Second, there is a lack of clarity around a HEC’s ability to engage with certain forms of private finance, such as bonds.

7. What comes after a Higher Education Corporation dissolves?

The crux will be: what happens after HEC dissolution? The legislation currently requires the assets and undertakings of the dissolved HEC to pass to a successor institution, designated as a company limited by guarantee. Leeds College of Music was dissolved but became Leeds College of Music Ltd, a subsidiary of Leeds City College.

The company limited by guarantee is a not-for-profit legal form. If the government legislates to drop this successor requirement then it would become possible for a post-92 university to move directly to a for-profit corporate form.

In the 2011 White Paper the government discussed the question of assets at this point:

4.36 We would ensure that, as the assets of a university have been acquired over time, partly as a result of direct public funding, the wider public interest will be protected in any such change of status.

The new Green Paper reads as follows:

In recognition of the maturity and autonomy of the HECs and the need for them to be able to make decisions themselves as to their future delivery model, the Government proposes to remove the power of the Secretary of State to dissolve a HEC and transfer its assets and, in future, allow a HEC to dissolve itself and transfer its assets.

“To provide some protection to those who are likely to be affected by the voluntary dissolution of a HEC, for example those who might have an interest in the assets because they have donated funds or land for a particular purpose, HECs will be required to publish details of the proposal for dissolution and to inform the regulator of the resolution to dissolve and the dissolution date as soon as possible. (p. 67)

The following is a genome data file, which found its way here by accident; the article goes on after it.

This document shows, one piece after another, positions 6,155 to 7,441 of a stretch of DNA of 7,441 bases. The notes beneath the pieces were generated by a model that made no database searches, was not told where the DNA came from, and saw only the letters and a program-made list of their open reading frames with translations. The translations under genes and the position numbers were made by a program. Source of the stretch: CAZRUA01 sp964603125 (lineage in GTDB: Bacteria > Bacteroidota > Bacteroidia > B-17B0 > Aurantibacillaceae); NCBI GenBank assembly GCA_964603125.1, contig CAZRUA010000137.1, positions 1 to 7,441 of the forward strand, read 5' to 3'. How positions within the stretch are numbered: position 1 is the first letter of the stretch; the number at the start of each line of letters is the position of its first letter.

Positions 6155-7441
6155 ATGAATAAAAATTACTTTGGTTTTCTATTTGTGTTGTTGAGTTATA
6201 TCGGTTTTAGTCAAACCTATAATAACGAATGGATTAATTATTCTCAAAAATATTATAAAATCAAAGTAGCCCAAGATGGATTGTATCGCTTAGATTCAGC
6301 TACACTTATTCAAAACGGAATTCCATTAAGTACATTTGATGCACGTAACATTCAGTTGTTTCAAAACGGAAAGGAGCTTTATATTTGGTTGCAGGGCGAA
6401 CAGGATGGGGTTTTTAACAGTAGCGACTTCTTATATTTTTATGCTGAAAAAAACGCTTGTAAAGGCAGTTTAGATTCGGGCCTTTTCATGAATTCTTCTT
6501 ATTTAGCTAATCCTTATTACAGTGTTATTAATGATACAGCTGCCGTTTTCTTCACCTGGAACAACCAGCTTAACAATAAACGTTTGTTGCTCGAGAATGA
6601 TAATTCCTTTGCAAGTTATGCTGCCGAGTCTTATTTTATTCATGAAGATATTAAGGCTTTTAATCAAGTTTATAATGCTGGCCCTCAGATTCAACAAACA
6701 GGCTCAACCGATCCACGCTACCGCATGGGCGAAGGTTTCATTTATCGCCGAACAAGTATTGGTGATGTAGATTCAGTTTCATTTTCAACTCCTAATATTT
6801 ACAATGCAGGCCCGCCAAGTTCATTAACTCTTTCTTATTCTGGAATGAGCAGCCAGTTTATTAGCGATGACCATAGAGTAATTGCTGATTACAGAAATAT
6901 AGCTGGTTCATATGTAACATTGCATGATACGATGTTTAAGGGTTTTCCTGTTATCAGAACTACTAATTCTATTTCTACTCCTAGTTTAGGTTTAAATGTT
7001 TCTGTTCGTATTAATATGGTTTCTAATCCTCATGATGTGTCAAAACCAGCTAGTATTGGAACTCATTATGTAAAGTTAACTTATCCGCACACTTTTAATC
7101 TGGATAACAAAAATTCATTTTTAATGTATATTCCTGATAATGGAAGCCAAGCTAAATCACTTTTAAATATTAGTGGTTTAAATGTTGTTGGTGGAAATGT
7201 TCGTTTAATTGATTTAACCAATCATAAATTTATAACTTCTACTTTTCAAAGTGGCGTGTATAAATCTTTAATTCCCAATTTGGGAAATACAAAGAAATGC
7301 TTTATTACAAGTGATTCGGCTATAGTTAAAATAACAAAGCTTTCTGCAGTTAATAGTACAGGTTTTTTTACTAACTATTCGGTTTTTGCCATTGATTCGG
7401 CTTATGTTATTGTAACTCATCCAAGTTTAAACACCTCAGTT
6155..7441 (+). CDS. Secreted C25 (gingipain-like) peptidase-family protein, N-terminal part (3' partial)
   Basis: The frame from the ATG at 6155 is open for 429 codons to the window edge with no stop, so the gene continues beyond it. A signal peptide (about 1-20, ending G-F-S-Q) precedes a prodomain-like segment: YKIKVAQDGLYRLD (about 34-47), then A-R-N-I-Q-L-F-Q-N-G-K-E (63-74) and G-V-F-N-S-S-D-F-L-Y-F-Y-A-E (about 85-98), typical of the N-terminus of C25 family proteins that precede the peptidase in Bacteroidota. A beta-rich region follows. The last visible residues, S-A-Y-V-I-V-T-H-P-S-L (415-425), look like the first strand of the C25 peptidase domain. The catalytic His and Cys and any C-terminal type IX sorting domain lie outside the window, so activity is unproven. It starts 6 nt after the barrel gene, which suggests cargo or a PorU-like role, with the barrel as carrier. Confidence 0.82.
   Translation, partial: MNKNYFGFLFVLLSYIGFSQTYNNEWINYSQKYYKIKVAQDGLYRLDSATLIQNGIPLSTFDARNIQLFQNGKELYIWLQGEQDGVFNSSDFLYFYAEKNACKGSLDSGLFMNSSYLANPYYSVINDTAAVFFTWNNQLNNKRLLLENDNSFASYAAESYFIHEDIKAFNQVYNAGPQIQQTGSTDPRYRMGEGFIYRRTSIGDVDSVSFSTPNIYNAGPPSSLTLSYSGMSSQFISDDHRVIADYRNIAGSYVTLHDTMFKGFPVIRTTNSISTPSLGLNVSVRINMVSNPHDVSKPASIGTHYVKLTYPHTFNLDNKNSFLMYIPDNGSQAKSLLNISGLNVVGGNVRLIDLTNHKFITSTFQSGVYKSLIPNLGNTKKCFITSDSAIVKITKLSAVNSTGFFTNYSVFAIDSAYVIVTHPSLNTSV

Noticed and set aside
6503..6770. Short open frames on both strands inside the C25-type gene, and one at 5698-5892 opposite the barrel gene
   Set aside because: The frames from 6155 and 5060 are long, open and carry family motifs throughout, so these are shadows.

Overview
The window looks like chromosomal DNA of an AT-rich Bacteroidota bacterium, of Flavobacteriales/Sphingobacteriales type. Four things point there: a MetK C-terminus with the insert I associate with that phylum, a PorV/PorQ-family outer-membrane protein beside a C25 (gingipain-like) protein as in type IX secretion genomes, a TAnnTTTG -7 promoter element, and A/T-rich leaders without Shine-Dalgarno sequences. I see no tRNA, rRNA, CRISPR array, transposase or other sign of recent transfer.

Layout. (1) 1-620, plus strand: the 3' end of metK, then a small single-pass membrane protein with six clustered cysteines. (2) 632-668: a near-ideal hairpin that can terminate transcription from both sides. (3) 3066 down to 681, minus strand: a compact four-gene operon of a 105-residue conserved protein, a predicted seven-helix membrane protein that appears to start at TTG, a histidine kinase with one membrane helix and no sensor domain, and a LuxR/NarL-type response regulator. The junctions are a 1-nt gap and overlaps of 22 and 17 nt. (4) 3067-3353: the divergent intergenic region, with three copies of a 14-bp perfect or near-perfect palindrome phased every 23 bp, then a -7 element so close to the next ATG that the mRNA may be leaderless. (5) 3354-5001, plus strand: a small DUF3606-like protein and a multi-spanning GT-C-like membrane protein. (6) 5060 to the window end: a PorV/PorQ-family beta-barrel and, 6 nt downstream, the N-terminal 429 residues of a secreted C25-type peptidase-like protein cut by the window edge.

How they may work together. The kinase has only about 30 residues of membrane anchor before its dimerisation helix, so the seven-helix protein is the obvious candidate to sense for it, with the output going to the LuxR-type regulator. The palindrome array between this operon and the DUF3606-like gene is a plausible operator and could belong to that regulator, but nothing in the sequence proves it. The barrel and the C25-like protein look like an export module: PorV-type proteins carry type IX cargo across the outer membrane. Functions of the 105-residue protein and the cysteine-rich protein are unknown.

There’s no mention of the ‘public interest’ now which leads us to the next point.

8. The government intends to review the principles of ‘public interest’ relating to university governance

The Green Paper announces that it will review the principles set out in February 2006 on how the government views the public interest in relation to universities. A new Ministerial letter will then be issued “explaining the options and including detailed guidance on how to deregulate governing documents and the process and timing for doing so”.

Currently there are four defined areas of public interest as set out by Bill Rammell, then minister for universities, in a 2006 letter to university vice-chancellors:

  • degree awarding powers and university title,
  • powers and charitable objects,
  • academic freedom,
  • and governance structures.

It is the charitable objects that may be the focus here. The Green Paper emphasises the commercial imperatives of universities:

Providers would not be required to seek approval to individual changes to their governing documents and would be free to make changes as and when best suited them to meet their business needs. (p.68)

In 2013, a government report on HE as an export suggested that universities should consider whether charitable status (and ‘objects’) had outlived its usefulness.

UK education institutions have a noble history, rooted in the charitable impulses of past generations. To this day, many schools, universities and colleges have charitable status. They consider that this is an important part of their identity, and they discharge their obligations willingly and diligently. Although this model has many strengths, it does not lend itself to rapid growth. The governance structures and obligations of charities, or of bodies of similarly ancient pedigree established by Royal Charter or equivalent instruments, were not designed to grow rapidly, or to run a network across the world.

The challenge will be to ensure that decisions are not taken by default. A positive strategic commitment to remain at a certain size is one thing. A reluctant ossification and decline, caused by an inability to see how to change a structure that is thought to have outlived its usefulness, would be quite another.

9. Universities may become exempt from Freedom of Information requests